“The insidious, creeping pandemic of obesity is now engulfing the entire world.”

Professor Paul Zimmet, Chair, 10th International Congress on Obesity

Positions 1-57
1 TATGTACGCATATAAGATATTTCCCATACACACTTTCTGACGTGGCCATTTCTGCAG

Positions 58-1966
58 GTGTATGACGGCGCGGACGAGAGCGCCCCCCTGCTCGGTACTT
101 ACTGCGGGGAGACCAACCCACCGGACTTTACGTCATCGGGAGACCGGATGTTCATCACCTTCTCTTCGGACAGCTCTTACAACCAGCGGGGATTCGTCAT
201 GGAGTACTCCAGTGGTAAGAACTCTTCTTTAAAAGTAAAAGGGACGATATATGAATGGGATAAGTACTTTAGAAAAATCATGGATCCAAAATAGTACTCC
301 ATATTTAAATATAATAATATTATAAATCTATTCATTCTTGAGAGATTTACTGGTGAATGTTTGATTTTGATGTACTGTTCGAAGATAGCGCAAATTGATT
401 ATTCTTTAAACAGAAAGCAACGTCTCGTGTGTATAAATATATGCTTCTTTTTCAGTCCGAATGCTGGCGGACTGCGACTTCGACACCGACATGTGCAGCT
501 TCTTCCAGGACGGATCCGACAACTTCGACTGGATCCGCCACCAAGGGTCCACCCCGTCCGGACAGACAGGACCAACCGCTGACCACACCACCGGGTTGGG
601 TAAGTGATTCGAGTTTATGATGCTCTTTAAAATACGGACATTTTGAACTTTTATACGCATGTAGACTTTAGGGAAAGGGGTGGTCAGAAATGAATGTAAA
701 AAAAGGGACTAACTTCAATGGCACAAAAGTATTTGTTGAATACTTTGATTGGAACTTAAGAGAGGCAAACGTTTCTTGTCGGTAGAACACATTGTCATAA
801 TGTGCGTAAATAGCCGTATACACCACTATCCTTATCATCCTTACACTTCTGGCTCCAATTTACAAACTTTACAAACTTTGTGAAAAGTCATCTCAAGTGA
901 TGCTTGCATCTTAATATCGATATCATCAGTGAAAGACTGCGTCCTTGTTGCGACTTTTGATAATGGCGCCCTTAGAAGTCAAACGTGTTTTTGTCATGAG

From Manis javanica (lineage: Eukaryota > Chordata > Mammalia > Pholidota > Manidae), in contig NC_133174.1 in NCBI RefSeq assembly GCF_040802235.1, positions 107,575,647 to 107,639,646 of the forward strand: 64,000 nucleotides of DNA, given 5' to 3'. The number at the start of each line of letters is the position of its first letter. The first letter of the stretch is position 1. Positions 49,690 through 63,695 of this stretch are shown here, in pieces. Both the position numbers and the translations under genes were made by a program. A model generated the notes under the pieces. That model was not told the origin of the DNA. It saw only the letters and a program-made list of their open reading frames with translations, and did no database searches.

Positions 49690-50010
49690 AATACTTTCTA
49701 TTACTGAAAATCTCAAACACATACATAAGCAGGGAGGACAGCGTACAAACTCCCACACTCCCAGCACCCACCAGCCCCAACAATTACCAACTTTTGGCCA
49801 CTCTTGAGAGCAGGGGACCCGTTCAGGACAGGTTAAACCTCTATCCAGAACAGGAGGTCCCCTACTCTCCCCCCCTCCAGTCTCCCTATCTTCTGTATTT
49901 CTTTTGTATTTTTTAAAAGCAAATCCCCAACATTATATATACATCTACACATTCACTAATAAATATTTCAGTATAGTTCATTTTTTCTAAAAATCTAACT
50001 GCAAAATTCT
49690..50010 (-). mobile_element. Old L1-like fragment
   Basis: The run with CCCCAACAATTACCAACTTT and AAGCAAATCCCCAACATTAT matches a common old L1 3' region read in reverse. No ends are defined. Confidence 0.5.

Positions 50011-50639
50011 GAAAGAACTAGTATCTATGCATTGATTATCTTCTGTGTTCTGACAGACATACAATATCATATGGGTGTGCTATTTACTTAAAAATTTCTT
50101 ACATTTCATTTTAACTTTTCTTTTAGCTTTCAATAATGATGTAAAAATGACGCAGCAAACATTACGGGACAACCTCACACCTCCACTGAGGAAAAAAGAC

Returning to Delhi was a shock to our senses. The solitude of the Dera sand dunes in Rajasthan, India was now behind us. Camel treks to visit remote communities, full of warm and friendly faces, nestled between peaceful fields of golden wheat, were replaced by overcrowded city streets filled with bustling bodies, clattering sounds, and traffic jams. Cars, cows, and bicycle-drawn tuk tuks all tried to maneuver their way through the same narrow streets. A massive maze of exposed wires filled the sky above us supplying power to the enormous population of this lively capital city. The city was filled with many exotic and lingering smells, the good and the bad awaiting us around every corner. We were on our way to a visit with a local family and knew from the traffic that we would not make it on time. Our driver, a soft-spoken Sikh named Seva Sing, noticed our impatience. “No worries, ” he assured us. He told us that he had all three things necessary to be a good driver in India. He had a good car to carry us in, a good horn to make the cows get out of our way, and most importantly good luck. We had a brief chuckle and settled back into our comfortable SUV. Watching the bustling city around us was fascinating. The vibrant colors of the women's saris flew past the windows. The men, now mostly wearing suits, were a stark contrast from the loose fitting punjabis we had been accustomed to seeing them wear in the rural areas. It was then, at a stoplight, that our biggest discovery was made. We didn't have to get out of the car, search the backstreets, or ask a local scientist numerous questions to uncover it. There, stopped at the corner was a school bus. A stream of uniform clad children, both boys and girls, were being deposited in front of the small brick building. No longer were the children thin and in shape, walking through fields to get to school, as we had seen in the countryside. Here, in Delhi, they arrived by school bus, rounded and fat, expending no energy of their own. We looked at each other in shock. The obesity pandemic had arrived…